Former hostage celebrates small victory
A Garden Route businessman celebrated his second year of freedom on Tuesday 26 September after his release from the notorious Black Beach prison in Equatorial Guinea. Daniel Janse van Rensburg, from Hoekwil in Wilderness, was held illegally for two years after a business deal went sour.
He learned this week that a small portion of his legal costs, which is running to well over R1-million, has been paid for by the vice president of Equatorial Guinea, Theodorin Nguema Obiang. It was touch and go or the assets of an upmarket Cape Town property belonging to Obiang went under the hammer after he lost a part of a legal battle with Janse van Rensburg. Obiang owns properties in Bishopscourt and Clifton.
According to Janse van Rensburg’s lawyer Errol Elsdon, an amount just short of R180 000 was paid by Obiang on 15 September. “We are busy with another cost order,” said Elsdon. In addition, Janse van Rensburg filed a civil suit in the Western Cape High Court almost two years ago, in December 2015, suing the Equatorial Guinea government for R75-million in compensation after his wrongful imprisonment. He is awaiting judgement on his civil claim.
Obiang was head of defence and security during Janse van Rensburg’s detention and is the political head in charge of the armed forces, police, prisons and detention facilities. In court papers, Janse van Rensburg stated that Obiang’s conduct in ordering his detention and failing to order his release caused him (Janse van Rensburg) damages Obiang was liable for.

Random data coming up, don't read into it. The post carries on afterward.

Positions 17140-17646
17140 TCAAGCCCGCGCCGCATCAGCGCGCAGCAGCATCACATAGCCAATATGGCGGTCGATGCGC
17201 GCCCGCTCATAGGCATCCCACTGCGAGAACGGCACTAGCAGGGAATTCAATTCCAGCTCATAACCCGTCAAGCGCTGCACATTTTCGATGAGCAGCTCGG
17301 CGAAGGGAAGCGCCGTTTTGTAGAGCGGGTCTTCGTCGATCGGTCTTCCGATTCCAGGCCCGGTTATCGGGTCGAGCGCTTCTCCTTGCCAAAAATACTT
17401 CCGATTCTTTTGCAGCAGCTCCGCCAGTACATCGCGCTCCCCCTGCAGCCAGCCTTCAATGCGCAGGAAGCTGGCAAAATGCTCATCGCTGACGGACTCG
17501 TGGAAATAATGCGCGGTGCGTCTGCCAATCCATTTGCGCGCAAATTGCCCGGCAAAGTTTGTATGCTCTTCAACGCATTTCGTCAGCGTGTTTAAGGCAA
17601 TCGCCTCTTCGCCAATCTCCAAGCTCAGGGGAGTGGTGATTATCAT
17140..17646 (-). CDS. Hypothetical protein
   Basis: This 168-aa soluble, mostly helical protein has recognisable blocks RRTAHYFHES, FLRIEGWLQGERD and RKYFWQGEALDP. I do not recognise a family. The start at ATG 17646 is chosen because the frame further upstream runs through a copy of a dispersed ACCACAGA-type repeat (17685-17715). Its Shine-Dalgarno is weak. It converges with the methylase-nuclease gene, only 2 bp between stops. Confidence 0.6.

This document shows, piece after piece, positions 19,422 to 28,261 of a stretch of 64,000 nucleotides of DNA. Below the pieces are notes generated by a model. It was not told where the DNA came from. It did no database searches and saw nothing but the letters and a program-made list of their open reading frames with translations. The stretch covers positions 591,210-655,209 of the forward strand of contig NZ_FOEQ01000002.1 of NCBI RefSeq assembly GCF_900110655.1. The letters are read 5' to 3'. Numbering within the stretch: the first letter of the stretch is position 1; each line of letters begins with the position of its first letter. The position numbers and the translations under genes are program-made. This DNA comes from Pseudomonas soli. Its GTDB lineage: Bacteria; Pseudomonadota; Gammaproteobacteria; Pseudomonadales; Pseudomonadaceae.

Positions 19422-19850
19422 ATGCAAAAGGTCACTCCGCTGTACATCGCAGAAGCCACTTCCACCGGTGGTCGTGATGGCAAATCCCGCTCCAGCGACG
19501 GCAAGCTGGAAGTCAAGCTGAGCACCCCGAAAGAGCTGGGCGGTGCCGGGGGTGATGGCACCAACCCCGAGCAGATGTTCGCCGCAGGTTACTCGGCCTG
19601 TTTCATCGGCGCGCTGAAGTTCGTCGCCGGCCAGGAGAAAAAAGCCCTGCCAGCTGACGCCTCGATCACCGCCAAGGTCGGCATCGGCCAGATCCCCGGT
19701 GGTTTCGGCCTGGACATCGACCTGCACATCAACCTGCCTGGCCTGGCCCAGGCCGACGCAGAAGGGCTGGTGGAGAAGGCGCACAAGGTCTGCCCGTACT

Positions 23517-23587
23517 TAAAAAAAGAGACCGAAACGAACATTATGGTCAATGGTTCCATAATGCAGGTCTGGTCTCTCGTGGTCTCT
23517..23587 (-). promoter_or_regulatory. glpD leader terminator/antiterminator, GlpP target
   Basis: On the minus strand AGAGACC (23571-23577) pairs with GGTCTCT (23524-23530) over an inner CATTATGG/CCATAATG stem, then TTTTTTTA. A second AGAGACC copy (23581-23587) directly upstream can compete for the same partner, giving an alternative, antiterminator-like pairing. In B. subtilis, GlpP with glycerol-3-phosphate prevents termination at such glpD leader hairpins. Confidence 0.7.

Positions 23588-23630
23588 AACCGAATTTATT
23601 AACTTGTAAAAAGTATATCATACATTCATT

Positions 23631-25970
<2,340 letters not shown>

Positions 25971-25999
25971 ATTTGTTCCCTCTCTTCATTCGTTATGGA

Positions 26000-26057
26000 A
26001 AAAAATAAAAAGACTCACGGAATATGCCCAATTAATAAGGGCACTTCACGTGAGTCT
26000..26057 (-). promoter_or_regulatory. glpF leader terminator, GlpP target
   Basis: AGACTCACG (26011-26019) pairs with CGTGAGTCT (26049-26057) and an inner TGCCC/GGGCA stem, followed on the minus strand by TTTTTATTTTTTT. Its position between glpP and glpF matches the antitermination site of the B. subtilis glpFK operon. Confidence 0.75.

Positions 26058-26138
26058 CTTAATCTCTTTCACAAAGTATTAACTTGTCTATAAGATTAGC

Janse van Rensburg spent two years in and out of prison amid claims by businessman and politician Gabriel Bela Angabi that he owed him R1-million. Janse van Rensburg assisted him in establishing an airline in the country. Despite being cleared by a local court of any wrongdoing, Janse van Rensburg was still detained. Embassy staff, his lawyer and various other government departments finally assisted him in leaving the country on 26 September 2015.
He was jailed at Black Beach in Malabo for a total of 423 days and was kept under house arrest in the country for a further 126 days. While in prison, Janse van Rensburg said he had lived like “an animal in a cage”, being fed food not fit for human consumption, being intimidated by other inmates and suffering disease, including malaria.
Daniel Janse van Rensburg